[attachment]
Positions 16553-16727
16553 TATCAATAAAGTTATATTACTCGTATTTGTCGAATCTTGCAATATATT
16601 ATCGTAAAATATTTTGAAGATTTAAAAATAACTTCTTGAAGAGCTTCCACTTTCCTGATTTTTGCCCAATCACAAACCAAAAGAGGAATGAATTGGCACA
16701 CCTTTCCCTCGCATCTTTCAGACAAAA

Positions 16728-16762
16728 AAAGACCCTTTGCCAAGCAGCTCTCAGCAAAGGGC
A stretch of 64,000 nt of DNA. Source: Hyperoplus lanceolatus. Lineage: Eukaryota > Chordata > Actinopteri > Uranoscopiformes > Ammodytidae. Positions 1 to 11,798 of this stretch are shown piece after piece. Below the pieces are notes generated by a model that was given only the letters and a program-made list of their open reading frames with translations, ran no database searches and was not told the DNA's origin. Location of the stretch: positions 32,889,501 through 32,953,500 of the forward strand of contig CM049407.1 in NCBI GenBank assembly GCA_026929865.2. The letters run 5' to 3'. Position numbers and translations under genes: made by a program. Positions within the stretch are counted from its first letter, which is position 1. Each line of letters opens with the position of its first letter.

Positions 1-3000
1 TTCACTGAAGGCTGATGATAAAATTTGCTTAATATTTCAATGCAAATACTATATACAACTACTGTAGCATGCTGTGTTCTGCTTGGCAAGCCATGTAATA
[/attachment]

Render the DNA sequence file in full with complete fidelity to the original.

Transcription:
Positions 16553-16727
16553 TATCAATAAAGTTATATTACTCGTATTTGTCGAATCTTGCAATATATT
16601 ATCGTAAAATATTTTGAAGATTTAAAAATAACTTCTTGAAGAGCTTCCACTTTCCTGATTTTTGCCCAATCACAAACCAAAAGAGGAATGAATTGGCACA
16701 CCTTTCCCTCGCATCTTTCAGACAAAA

Positions 16728-16762
16728 AAAGACCCTTTGCCAAGCAGCTCTCAGCAAAGGGC
A stretch of 64,000 nt of DNA. Source: Hyperoplus lanceolatus. Lineage: Eukaryota > Chordata > Actinopteri > Uranoscopiformes > Ammodytidae. Positions 1 to 11,798 of this stretch are shown piece after piece. Below the pieces are notes generated by a model that was given only the letters and a program-made list of their open reading frames with translations, ran no database searches and was not told the DNA's origin. Location of the stretch: positions 32,889,501 through 32,953,500 of the forward strand of contig CM049407.1 in NCBI GenBank assembly GCA_026929865.2. The letters run 5' to 3'. Position numbers and translations under genes: made by a program. Positions within the stretch are counted from its first letter, which is position 1. Each line of letters opens with the position of its first letter.

Positions 1-3000
1 TTCACTGAAGGCTGATGATAAAATTTGCTTAATATTTCAATGCAAATACTATATACAACTACTGTAGCATGCTGTGTTCTGCTTGGCAAGCCATGTAATA